Gutenberg 2.0


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The genius of Johannes Gutenberg‘s printing press was in its ability to radically increase the distribution of information. No longer were scribes required to hand transcribe documents, complete with errors. Information could now be quickly and flawlessly mass produced. It was a radical innovation in information distribution, and arguably the beginning of the information age.

We are now upon the leading edge of another distribution revolution. This time it is not only the distribution of information that is changing the face of the world, but also radical advances in the distribution of goods and services. The confluence of these forces will fundamentally transform the face of retail, automotive, transportation, and other adjacent industries in just a few short years.

Here’s how your day is potentially going to look in just a few short years:

Wednesday, October 2, 2019 7:05 a.m.

You wake and, since it is Wednesday, you get ready to go to the office. As a knowledge worker, most days you work from home utilizing work collaboration tools and 3D teleconferencing. Brushing your teeth you see that your autonomous vehicle has shown up on schedule out front.

“House, tell the car I am running 10 minutes late and I will be out shortly.”

“Ok, I will tell Chauffeur C332 that you will be out front at 7:15 a.m.,” the house confirms.

You leave your house and close the door, which locks automatically. Your house powers down, going dormant, now collecting more energy than it is using, via the solar power array on the roof.

7:16 a.m.

You hop into an autonomous vehicle and it ferries you off to work, bypassing most traffic lights along the way. No driver, no payment, no problem; you have the shared service on retainer. Autonomous vehicles interacting with intelligent traffic systems create efficiencies that can carry twice the traffic and move twice as fast. No more traffic snarls as the entire network adapts to volume in real time. The last accident you remember was many years ago, between autonomous vehicle and a red Barchetta sports car driven by a human unwilling to give up the wheel.

While reading your personalized newspaper on the way to work, you decide you want to stop for coffee and indicate that to the “driver.” The autonomous vehicle drops you off and you pick up your double café non-fat latte with a pinch of cinnamon that is waiting for you. You are greeted by your favorite barista, who has been working there for as long as you can remember. You chitchat, and decide on impulse to buy a scone.

You remember that you need some household goods. You can still go to a physical location, although those are much smaller, fewer, and more specialized than they were a few years ago. Most of the ‘mega marts’ have been converted to distribution points where you can either pick up your goods or they will deliver to your home. You take a few minutes to order your groceries and household goods on your mobile device for delivery.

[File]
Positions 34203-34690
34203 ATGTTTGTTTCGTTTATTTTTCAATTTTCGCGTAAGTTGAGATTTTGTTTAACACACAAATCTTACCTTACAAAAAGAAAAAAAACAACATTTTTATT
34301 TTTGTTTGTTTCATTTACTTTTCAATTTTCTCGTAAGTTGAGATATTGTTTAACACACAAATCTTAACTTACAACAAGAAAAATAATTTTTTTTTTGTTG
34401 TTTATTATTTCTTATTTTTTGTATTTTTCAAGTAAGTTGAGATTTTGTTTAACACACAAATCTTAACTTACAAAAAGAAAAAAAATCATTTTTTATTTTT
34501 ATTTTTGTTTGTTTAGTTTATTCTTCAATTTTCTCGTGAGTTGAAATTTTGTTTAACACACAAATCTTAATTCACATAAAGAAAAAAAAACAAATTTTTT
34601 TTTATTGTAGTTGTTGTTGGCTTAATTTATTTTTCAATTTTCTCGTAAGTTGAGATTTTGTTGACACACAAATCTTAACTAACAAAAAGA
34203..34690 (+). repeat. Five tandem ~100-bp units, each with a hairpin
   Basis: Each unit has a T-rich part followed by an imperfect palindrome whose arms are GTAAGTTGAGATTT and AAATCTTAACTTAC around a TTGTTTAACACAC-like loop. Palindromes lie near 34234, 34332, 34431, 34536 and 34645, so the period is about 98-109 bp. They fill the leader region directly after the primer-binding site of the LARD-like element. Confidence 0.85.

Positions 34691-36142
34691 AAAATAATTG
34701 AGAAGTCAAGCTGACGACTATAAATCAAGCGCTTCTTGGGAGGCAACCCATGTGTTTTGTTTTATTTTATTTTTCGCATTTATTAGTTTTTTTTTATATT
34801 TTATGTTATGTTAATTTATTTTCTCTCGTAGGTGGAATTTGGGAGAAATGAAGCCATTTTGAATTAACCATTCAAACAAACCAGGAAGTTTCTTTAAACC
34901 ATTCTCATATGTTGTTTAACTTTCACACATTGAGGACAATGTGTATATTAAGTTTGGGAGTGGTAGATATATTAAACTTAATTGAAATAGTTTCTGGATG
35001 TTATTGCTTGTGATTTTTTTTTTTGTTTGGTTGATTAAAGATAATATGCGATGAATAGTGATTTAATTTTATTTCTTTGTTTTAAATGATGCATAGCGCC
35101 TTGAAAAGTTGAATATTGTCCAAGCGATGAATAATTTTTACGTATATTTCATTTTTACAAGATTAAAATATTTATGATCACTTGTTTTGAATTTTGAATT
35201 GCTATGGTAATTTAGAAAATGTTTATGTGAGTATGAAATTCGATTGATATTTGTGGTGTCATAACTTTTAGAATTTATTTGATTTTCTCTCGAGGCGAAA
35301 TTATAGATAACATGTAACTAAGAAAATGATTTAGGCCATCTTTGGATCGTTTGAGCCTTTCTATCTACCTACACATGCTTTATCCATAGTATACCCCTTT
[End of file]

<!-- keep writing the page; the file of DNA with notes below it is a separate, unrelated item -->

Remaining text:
You have nearly unlimited choices. You can even choose your source; you prefer to buy local when possible. Everything is transparent. Your mobile device helpfully recommends what you might need based on your prior shopping habits, and works in concert with your home to monitor consumption habits. You haven’t had pork chops and applesauce in a while, how about that? Also, you are low on toilet paper. Click!

Your home has communicated to your device that it is need of a filter replacement for the HVAC system and 2 LED lights are in need of replacing in the foyer. Finding the replacement is automatic, all you do is press accept. You can put this on “auto replace” but you like to have some control about what your house orders for itself. You step out of the coffee shop and another autonomous vehicle is waiting. You step in and are whisked off to work.

5:35 p.m.

Upon your return, your goods have been delivered to your doorstep via a complex network of autonomous transportation services that are piggybacked on the personal transportation network to maximize unused passenger capacity (all those empty trunks!). Your pork chops, apple sauce, toilet paper, home air filters, and LED lights are all at your door step delivered by truck, car, and, yes, drone. Upon entry with your groceries, you are greeted by your home that spooled up 30 minutes before your arrival knowing you were en-route. The oven is preheated and the kitchen lights are turned on in anticipation of preparing your dinner. You unwrap your organic free range pork chops from Gonzalez Farms down the road and fresh applesauce from Rohrbach’s Apple Orchard located in the next town over. Mmmmm…pork chops!

Don’t believe me?